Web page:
My Chicago Tribune editors and I debated a single word before the story under the headline "Women's tee party in works?" went to print last week. I'd written that if Butler National decided to open its doors to the fairer sex, it "would" bring major championships to Chicago. That was changed to "could."
My point was this: The only way the club will consider constructing a locker plate that says "SORENSTAM, A." would be if the USGA or PGA of America assures Butler National it will host a U.S. Open, Ryder Cup or PGA Championship. A BMW Championship wouldn't even do it, even though it's a primo FedEx Cup Playoff event.
If the day comes that a pink Flying Lady is launched from the first tee—my story cited sources saying the club is conducting a study regarding adding female members--women's groups might declare victory. But rest assured, the pro-women Butler National members are not trying to make a statement. Except for this one: Let's return the club to its roots of hosting championship golf. Butler National tortured Western Open competitors from 1974-90. "I lost three balls, my hat and my dignity," two-time tour winner Butch Baird once said, retaining at least his sense of humor.
Founder Paul Butler, according to accounts, leaned toward creating an open membership policy. But a glut of top-notch family clubs, such as the 27-hole Butterfield CC, already existed in Chicago's western suburbs in the early 1970s. So to distinguish itself and eliminate the possibility of annoying pool parties, the club went all-male.
Finances were key then. Finances are key now. A U.S. Open in 2020, the first open date, could generate more than $4 million for the club. If the gender barrier falls, Monday corporate outings would return. Though considering Golf Digest ranks Butler National as the nation's 11th toughest course, companies would be wise to supply free drinks and plan for five-hour rounds.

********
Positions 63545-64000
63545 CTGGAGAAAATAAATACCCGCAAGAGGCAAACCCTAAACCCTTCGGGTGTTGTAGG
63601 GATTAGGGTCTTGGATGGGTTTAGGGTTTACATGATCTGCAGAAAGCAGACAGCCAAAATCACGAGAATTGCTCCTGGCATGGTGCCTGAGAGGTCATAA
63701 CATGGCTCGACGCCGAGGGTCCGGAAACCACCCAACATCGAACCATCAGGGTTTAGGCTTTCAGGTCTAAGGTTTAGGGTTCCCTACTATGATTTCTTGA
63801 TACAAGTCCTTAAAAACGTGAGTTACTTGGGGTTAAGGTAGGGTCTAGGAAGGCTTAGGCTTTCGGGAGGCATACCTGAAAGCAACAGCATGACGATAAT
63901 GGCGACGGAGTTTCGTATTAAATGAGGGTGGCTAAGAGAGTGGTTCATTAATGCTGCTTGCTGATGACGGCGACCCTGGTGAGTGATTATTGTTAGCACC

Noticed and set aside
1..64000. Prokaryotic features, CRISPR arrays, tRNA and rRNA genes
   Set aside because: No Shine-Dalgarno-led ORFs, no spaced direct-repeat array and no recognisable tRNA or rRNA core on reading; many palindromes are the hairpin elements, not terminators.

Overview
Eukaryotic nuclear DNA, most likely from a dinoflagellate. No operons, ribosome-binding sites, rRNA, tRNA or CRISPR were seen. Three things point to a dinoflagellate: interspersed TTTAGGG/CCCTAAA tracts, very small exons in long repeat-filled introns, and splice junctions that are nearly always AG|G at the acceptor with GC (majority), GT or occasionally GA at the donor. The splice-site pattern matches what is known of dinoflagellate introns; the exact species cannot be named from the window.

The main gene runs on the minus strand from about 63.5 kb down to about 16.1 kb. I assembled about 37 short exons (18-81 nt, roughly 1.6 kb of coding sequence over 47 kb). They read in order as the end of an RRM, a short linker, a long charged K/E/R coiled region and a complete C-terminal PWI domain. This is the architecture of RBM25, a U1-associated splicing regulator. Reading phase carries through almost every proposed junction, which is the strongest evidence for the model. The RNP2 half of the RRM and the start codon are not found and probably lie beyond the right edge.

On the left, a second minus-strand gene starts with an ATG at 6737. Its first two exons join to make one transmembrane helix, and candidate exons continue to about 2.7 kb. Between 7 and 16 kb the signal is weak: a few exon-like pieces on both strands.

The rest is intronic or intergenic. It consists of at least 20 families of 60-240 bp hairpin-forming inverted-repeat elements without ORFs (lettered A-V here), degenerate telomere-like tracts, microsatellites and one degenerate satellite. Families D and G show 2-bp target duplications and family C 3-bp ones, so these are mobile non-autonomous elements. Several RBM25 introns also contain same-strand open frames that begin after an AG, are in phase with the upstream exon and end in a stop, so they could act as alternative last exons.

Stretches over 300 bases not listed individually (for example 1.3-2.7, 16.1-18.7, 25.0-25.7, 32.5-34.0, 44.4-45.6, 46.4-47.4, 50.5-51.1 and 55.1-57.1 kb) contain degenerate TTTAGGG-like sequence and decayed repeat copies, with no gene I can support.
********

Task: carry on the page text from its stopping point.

Butler National's membership remains strong, but the club is believed to have lowered its initiation fee from $175,000 to $125,000. Only Augusta National seems recession-proof. So what are the chances the golf shop will begin selling skirts? It depends on what the governing bodies say. USGA executive director Mike Davis and the PGA of America CEO Joe Steranka have close ties to Butler National members. Davis played the course in 2006 while in town for the PGA Championship at Medinah. He told me at the 2010 U.S. Open that if Butler National adopted a nondiscriminatory admissions policy, "Sure, I think we would start fresh and take a look at the golf course and the infrastructure."
Alabama's Shoal Creek, the club that created the firestorm regarding membership policies in 1990, did that by adding African-Americans and got back in the USGA's and PGA Tour's good graces. It held the U.S. Junior in 2008 and began hosting the Regions Tradition, a Champions Tour major, in 2011.
A strong block of Butler National members wants to see the world's best test their course. Another group wants the status quo, especially if the change would require constructing women's tees and major work in the clubhouse. If it reaches a vote, three-quarters would have to approve the change. Members might be advised to wear football helmets into that session.